space exploration dream, Sun Lan has been a space enthusiast ever since she was a child and learned a great deal about it from books, but there were still many questions that remained unresolved for the 16-year-old student.
Fortunately, she found answers to most of her questions at a lecture delivered by Shen Liping, former deputy chief engineer of China’s manned space program, last week. Speaking at the Jiao Cheng No.1 Middle School in Jiaocheng County, north China’s Shanxi Province, Shen shed light on the history of the country’s manned space program and its future projects and answered questions from the students. “I was touched by the spirit of scientists and astronauts after learning about aerospace science at the lecture. space exploration dream, This is a lecture that will benefit me for life,” Sun said. The lecture was one of the initiatives by the Chinese Society of Space Research for the promotion of science in Shanxi Province. Top scientists and experts from the field of space science will deliver a series of lectures to students from eight schools this month. This year is the 30th anniversary of China’s manned space program. China’s aerospace industry has achieved breakthroughs in spacecraft launches and astronaut spacewalks, and is making efforts in large-scale space science experiments. The achievements have ignited enthusiasm among Chinese youth, encouraging them to pursue their space dreams.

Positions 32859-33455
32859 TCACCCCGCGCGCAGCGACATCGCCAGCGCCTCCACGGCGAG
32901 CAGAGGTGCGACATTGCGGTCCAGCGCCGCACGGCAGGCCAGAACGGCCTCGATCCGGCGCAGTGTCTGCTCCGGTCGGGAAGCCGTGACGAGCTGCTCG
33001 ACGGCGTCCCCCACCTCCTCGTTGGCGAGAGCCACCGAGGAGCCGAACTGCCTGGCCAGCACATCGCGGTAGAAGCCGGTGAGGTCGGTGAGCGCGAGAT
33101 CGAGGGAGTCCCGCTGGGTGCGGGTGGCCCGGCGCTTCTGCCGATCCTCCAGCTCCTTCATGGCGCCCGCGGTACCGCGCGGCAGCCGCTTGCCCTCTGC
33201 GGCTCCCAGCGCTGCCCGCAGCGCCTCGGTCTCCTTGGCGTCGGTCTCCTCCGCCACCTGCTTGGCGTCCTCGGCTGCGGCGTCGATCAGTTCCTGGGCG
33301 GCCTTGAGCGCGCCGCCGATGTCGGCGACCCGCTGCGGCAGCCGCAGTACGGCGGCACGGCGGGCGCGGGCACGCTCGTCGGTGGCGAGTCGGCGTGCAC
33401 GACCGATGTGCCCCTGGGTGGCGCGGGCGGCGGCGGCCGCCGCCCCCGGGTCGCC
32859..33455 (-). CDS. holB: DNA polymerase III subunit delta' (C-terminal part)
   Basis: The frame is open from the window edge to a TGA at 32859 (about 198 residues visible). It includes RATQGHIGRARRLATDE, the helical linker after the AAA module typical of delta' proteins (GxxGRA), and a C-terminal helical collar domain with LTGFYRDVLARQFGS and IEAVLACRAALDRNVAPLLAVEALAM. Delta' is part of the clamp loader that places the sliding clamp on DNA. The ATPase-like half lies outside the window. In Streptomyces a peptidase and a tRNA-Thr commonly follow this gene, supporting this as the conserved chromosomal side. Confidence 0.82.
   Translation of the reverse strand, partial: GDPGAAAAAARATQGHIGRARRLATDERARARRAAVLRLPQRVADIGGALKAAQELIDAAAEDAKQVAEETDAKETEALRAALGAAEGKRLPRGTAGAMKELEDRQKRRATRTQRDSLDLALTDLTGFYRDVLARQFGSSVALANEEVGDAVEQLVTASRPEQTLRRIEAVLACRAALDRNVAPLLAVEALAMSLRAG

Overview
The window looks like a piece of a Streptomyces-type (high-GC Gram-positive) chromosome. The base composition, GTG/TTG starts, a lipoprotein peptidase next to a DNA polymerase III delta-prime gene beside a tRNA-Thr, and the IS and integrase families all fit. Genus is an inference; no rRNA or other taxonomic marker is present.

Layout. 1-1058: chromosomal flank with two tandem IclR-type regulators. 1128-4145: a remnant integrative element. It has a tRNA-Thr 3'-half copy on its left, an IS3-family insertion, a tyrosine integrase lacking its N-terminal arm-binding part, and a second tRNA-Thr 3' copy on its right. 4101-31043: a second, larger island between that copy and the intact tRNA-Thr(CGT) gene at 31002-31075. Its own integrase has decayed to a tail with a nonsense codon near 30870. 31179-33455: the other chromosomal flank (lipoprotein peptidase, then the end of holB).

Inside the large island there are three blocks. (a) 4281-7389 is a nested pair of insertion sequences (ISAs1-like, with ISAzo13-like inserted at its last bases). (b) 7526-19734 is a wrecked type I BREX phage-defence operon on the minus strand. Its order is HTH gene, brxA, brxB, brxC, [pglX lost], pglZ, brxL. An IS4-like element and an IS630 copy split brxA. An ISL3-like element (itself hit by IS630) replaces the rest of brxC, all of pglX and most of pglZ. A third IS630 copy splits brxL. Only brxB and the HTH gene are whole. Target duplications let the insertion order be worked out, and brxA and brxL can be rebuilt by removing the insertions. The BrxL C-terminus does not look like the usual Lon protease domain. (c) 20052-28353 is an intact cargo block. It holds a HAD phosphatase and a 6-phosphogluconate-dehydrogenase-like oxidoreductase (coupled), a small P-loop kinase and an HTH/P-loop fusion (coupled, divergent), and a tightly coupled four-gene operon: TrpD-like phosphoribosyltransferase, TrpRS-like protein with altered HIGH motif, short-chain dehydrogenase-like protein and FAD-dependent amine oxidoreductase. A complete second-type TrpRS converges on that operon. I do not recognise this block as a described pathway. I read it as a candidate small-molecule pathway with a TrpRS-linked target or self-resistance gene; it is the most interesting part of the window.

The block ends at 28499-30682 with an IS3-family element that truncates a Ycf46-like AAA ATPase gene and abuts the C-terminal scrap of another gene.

After her graduation, 26-year-old Shi Yurong joined the National Space Science Center, Chinese Academy of Sciences, to work on space environment forecasting. In addition to conducting scientific research on space environment monitoring and forecasting, her team is also responsible for space environment monitoring for many major space missions in China. “As a child, I was thrilled to watch rocket launches on television, and now I can contribute to space science. I feel fortunate and honored,” said Shi, adding that the promotion and popularization of space science encouraged her to pursue a career in the relevant field. “I think the development of science and technology in a country depends on generations of young people getting to know science, falling in love with it, and devoting themselves to the domain,” Shi added. Space science is now more accessible to Chinese teenagers. Yang Liwei, space exploration dream, China’s first space traveler, conducted an aerospace-themed science class for teenagers at the China Science and Technology Museum on National Science Popularization Day this month. More than 280,000 teenagers watched the class through live broadcasts. Zhihu, a Quora-like knowledge-sharing platform in China, recently launched an initiative concerning space science. A number of aerospace experts shared space-related knowledge and the country’s aerospace achievements with the netizens. China will continue to promote science popularization. By 2035, the proportion of citizens with scientific literacy will reach 25 percent, and the high-quality development of popular science services will be significantly improved, according to a guideline on strengthening popularization of science and technology in the new era released by the central authorities. The country’s achievements in science and technology will foster the popularization of science to cultivate scientific spirits and innovative thinking among the public, said Yu Dengyun, deputy chief designer of China’s lunar exploration program.
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